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Managing business dynamics with adaptive supply chain portfolios

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  • Seifert, Ralf W.
  • Langenberg, Kerstin U.

Abstract

Practitioners and scholars readily agree that firms need to frequently adapt their supply chain portfolios to respond to today's rapidly evolving business dynamics. Adapting a well established supply chain portfolio, however, may involve high costs and expose a firm to unforeseeable risks. In this paper we address this issue. We differentiate business dynamics into product portfolio dynamics and global business dynamics and classify supply chain adaptation into high, medium and low. Building on these classifications we develop mathematical models to analyze how much supply chain adaptation a firm actually requires to respond to the business dynamics it faces. Our results indicate that supply chain adaptation may indeed be crucial for a firm to retain its competitiveness. The need for it, however, differs widely across firms. For example, a firm faced with product portfolio commoditization may be required to adapt its entire manufacturing footprint, while a firm with a high product turnover rate may not need to adapt its supply chain portfolio at all. Furthermore, the need for supply chain adaptation is not only determined by the business context a firm operates in but can be manipulated by the firm's product portfolio decisions. Finally, we also argue that, to exhaust the attainable benefits, a firm should carefully align its supply chain portfolio with the employed supply chain adaptation strategy.

Suggested Citation

  • Seifert, Ralf W. & Langenberg, Kerstin U., 2011. "Managing business dynamics with adaptive supply chain portfolios," European Journal of Operational Research, Elsevier, vol. 215(3), pages 551-562, December.
  • Handle: RePEc:eee:ejores:v:215:y:2011:i:3:p:551-562
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    References listed on IDEAS

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    Cited by:

    1. Giannoccaro, Ilaria, 2015. "Adaptive supply chains in industrial districts: A complexity science approach focused on learning," International Journal of Production Economics, Elsevier, vol. 170(PB), pages 576-589.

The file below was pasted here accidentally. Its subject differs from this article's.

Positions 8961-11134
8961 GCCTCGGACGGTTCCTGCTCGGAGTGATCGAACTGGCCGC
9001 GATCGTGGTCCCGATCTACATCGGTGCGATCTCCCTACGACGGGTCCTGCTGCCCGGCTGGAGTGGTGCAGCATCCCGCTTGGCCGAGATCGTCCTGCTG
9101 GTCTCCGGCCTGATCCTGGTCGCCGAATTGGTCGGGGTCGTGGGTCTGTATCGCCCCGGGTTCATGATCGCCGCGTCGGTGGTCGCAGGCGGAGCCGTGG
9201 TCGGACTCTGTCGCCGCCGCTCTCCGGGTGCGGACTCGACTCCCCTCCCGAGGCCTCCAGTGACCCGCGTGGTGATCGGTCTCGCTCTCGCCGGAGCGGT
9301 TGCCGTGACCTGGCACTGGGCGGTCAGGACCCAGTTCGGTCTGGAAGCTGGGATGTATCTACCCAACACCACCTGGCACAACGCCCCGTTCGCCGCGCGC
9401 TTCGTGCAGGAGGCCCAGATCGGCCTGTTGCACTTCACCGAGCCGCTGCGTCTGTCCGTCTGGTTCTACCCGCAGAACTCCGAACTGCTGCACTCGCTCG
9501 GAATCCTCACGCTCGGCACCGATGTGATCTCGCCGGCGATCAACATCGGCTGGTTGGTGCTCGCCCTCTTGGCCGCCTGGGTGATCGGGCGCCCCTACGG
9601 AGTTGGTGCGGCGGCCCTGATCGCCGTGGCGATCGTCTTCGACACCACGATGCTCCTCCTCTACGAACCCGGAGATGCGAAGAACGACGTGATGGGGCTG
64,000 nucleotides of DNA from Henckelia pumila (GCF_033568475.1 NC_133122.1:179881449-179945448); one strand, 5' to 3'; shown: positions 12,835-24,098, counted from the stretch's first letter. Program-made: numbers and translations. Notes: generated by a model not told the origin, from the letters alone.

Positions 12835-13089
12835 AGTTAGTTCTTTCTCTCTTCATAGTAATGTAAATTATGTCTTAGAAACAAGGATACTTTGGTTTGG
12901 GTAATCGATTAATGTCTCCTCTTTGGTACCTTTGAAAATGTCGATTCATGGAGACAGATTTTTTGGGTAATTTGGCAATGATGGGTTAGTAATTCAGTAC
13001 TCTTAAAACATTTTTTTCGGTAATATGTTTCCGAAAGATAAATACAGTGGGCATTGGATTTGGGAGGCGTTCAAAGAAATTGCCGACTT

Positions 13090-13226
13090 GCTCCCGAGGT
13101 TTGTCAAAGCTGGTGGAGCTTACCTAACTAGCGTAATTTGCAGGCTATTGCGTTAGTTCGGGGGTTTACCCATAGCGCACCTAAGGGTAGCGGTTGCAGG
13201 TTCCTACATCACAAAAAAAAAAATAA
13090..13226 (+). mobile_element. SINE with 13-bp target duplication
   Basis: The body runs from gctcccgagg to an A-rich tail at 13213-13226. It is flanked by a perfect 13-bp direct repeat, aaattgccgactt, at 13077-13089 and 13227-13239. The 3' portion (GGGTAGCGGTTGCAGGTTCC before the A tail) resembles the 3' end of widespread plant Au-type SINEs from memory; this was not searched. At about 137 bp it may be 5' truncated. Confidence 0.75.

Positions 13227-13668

2. Luis Aguilera ENRIQUEZ & Octavio Hernández CASTORENA & Martha González ADAME, 2015. "The Impact of Strategies in Supply Chain Management for Better Performance in Manufacturing SMEs in Aguascalientes," Turkish Economic Review, KSP Journals, vol. 2(1), pages 9-19, March.
    3. Lorentz, Harri & Kittipanya-ngam, Pichawadee & Singh Srai, Jagjit, 2013. "Emerging market characteristics and supply network adjustments in internationalising food supply chains," International Journal of Production Economics, Elsevier, vol. 145(1), pages 220-232.
    4. Martí, Joana M. Comas & Tancrez, Jean-Sébastien & Seifert, Ralf W., 2015. "Carbon footprint and responsiveness trade-offs in supply chain network design," International Journal of Production Economics, Elsevier, vol. 166(C), pages 129-142.
    5. Wu, Kan & Yuan, Xue-Ming, 2016. "Optimal production-inventory policy for an integrated multi-stage supply chain with time-varying demandAuthor-Name: Zhao, Shi Tao," European Journal of Operational Research, Elsevier, vol. 255(2), pages 364-379.
    6. Ivanov, Dmitry & Sokolov, Boris, 2013. "Control and system-theoretic identification of the supply chain dynamics domain for planning, analysis and adaptation of performance under uncertainty," European Journal of Operational Research, Elsevier, vol. 224(2), pages 313-323.

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